334 \begin{eqnarray*}

   335    \forall x\in A. P[x] &\hbox{abbreviates}& \forall x. x\in A\imp P[x] \\

   336    \exists x\in A. P[x] &\hbox{abbreviates}& \exists x. x\in A\conj P[x]

   337 \end{eqnarray*}

   338 The constants~\cdx{Ball} and~\cdx{Bex} are defined

   339 accordingly.  Instead of \isa{Ball($A$,$P$)} and \isa{Bex($A$,$P$)} we may

   340 write

   341 \isa{ALL $x$:$A$.\ $P[x]$} and \isa{EX $x$:$A$.\ $P[x]$}.

   342

   343

   344 %%%% ZF.thy

   345

   346 \begin{figure}

   347 \begin{alltt*}\isastyleminor

   348 \tdx{Let_def}:           Let(s, f) == f(s)

   349

   350 \tdx{Ball_def}:          Ball(A,P) == {\isasymforall}x. x \isasymin A --> P(x)

   351 \tdx{Bex_def}:           Bex(A,P)  == {\isasymexists}x. x \isasymin A & P(x)

   352

   353 \tdx{subset_def}:        A \isasymsubseteq B  == {\isasymforall}x \isasymin A. x \isasymin B

   354 \tdx{extension}:         A = B  <->  A \isasymsubseteq B & B \isasymsubseteq A

   355

   356 \tdx{Union_iff}:         A \isasymin Union(C) <-> ({\isasymexists}B \isasymin C. A \isasymin B)

   357 \tdx{Pow_iff}:           A \isasymin Pow(B) <-> A \isasymsubseteq B

   358 \tdx{foundation}:        A=0 | ({\isasymexists}x \isasymin A. {\isasymforall}y \isasymin x. y \isasymnotin A)

   359

   360 \tdx{replacement}:       ({\isasymforall}x \isasymin A. {\isasymforall}y z. P(x,y) & P(x,z) --> y=z) ==>

   361                    b \isasymin PrimReplace(A,P) <-> ({\isasymexists}x{\isasymin}A. P(x,b))

   362 \subcaption{The Zermelo-Fraenkel Axioms}

   363

   364 \tdx{Replace_def}: Replace(A,P) ==

   365                    PrimReplace(A, \%x y. (\isasymexists!z. P(x,z)) & P(x,y))

   366 \tdx{RepFun_def}:  RepFun(A,f)  == {\ttlbrace}y . x \isasymin A, y=f(x)\ttrbrace

   367 \tdx{the_def}:     The(P)       == Union({\ttlbrace}y . x \isasymin {\ttlbrace}0{\ttrbrace}, P(y){\ttrbrace})

   368 \tdx{if_def}:      if(P,a,b)    == THE z. P & z=a | ~P & z=b

   369 \tdx{Collect_def}: Collect(A,P) == {\ttlbrace}y . x \isasymin A, x=y & P(x){\ttrbrace}

   370 \tdx{Upair_def}:   Upair(a,b)   ==

   371                {\ttlbrace}y. x\isasymin{}Pow(Pow(0)), x=0 & y=a | x=Pow(0) & y=b{\ttrbrace}

   372 \subcaption{Consequences of replacement}

   373

   374 \tdx{Inter_def}:   Inter(A) == {\ttlbrace}x \isasymin Union(A) . {\isasymforall}y \isasymin A. x \isasymin y{\ttrbrace}

   375 \tdx{Un_def}:      A \isasymunion B  == Union(Upair(A,B))

   376 \tdx{Int_def}:     A \isasyminter B  == Inter(Upair(A,B))

   377 \tdx{Diff_def}:    A - B    == {\ttlbrace}x \isasymin A . x \isasymnotin B{\ttrbrace}

   378 \subcaption{Union, intersection, difference}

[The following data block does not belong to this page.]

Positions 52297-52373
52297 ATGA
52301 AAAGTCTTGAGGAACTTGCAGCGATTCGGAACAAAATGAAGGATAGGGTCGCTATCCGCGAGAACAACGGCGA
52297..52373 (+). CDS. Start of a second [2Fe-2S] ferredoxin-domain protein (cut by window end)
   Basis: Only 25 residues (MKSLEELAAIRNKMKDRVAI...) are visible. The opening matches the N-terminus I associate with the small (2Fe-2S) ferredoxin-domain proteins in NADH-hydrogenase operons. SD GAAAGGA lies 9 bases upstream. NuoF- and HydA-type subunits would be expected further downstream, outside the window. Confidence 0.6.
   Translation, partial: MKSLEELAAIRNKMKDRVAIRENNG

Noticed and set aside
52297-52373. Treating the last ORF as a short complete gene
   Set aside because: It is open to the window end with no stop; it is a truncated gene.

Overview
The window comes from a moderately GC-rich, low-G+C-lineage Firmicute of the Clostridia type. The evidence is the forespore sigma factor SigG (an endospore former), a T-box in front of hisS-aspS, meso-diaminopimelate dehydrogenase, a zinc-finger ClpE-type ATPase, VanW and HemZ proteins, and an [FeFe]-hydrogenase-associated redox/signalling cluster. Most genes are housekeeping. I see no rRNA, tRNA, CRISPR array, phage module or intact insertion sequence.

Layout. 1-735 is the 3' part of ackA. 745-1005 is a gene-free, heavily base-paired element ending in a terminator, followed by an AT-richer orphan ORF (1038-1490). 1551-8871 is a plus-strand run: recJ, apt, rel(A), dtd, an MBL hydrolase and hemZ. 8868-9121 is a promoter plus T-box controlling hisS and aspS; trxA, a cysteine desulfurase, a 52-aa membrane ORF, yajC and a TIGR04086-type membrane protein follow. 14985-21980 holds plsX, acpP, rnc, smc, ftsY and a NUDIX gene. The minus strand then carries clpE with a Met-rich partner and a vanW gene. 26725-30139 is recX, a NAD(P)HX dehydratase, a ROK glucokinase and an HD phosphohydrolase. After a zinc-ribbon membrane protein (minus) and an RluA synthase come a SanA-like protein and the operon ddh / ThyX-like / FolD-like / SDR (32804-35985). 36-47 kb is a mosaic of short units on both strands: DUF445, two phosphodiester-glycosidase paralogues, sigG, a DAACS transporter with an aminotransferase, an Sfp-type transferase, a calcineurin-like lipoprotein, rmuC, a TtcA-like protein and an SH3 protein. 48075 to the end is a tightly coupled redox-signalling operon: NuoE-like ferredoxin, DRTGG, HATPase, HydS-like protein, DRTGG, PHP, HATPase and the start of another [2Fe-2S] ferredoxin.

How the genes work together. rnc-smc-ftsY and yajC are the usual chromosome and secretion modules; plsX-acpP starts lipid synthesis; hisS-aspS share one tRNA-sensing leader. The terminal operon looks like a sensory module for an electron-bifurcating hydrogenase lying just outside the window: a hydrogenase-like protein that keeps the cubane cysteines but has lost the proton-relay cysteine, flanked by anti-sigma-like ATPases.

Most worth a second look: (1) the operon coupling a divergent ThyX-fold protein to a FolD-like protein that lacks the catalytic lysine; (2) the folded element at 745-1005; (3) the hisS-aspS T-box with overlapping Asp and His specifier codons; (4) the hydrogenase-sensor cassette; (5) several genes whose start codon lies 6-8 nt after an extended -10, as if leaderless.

379 \end{alltt*}

   380 \caption{Rules and axioms of ZF} \label{zf-rules}

   381 \end{figure}

   382

   383

   384 \begin{figure}

   385 \begin{alltt*}\isastyleminor

   386 \tdx{cons_def}:    cons(a,A) == Upair(a,a) \isasymunion A

   387 \tdx{succ_def}:    succ(i) == cons(i,i)

   388 \tdx{infinity}:    0 \isasymin Inf & ({\isasymforall}y \isasymin Inf. succ(y) \isasymin Inf)

   389 \subcaption{Finite and infinite sets}

   390

   391 \tdx{Pair_def}:      <a,b>      == {\ttlbrace}{\ttlbrace}a,a{\ttrbrace}, {\ttlbrace}a,b{\ttrbrace}{\ttrbrace}

   392 \tdx{split_def}:     split(c,p) == THE y. {\isasymexists}a b. p=<a,b> & y=c(a,b)

   393 \tdx{fst_def}:       fst(A)     == split(\%x y. x, p)

   394 \tdx{snd_def}:       snd(A)     == split(\%x y. y, p)

   395 \tdx{Sigma_def}:     Sigma(A,B) == {\isasymUnion}x \isasymin A. {\isasymUnion}y \isasymin B(x). {\ttlbrace}<x,y>{\ttrbrace}

   396 \subcaption{Ordered pairs and Cartesian products}

   397

   398 \tdx{converse_def}: converse(r) == {\ttlbrace}z. w\isasymin{}r, {\isasymexists}x y. w=<x,y> & z=<y,x>{\ttrbrace}

   399 \tdx{domain_def}:   domain(r)   == {\ttlbrace}x. w \isasymin r, {\isasymexists}y. w=<x,y>{\ttrbrace}

   400 \tdx{range_def}:    range(r)    == domain(converse(r))

   401 \tdx{field_def}:    field(r)    == domain(r) \isasymunion range(r)

   402 \tdx{image_def}:    r  A      == {\ttlbrace}y\isasymin{}range(r) . {\isasymexists}x \isasymin A. <x,y> \isasymin r{\ttrbrace}

   403 \tdx{vimage_def}:   r - A     == converse(r)A

   404 \subcaption{Operations on relations}

   405

   406 \tdx{lam_def}:   Lambda(A,b) == {\ttlbrace}<x,b(x)> . x \isasymin A{\ttrbrace}

   407 \tdx{apply_def}: fa         == THE y. <a,y> \isasymin f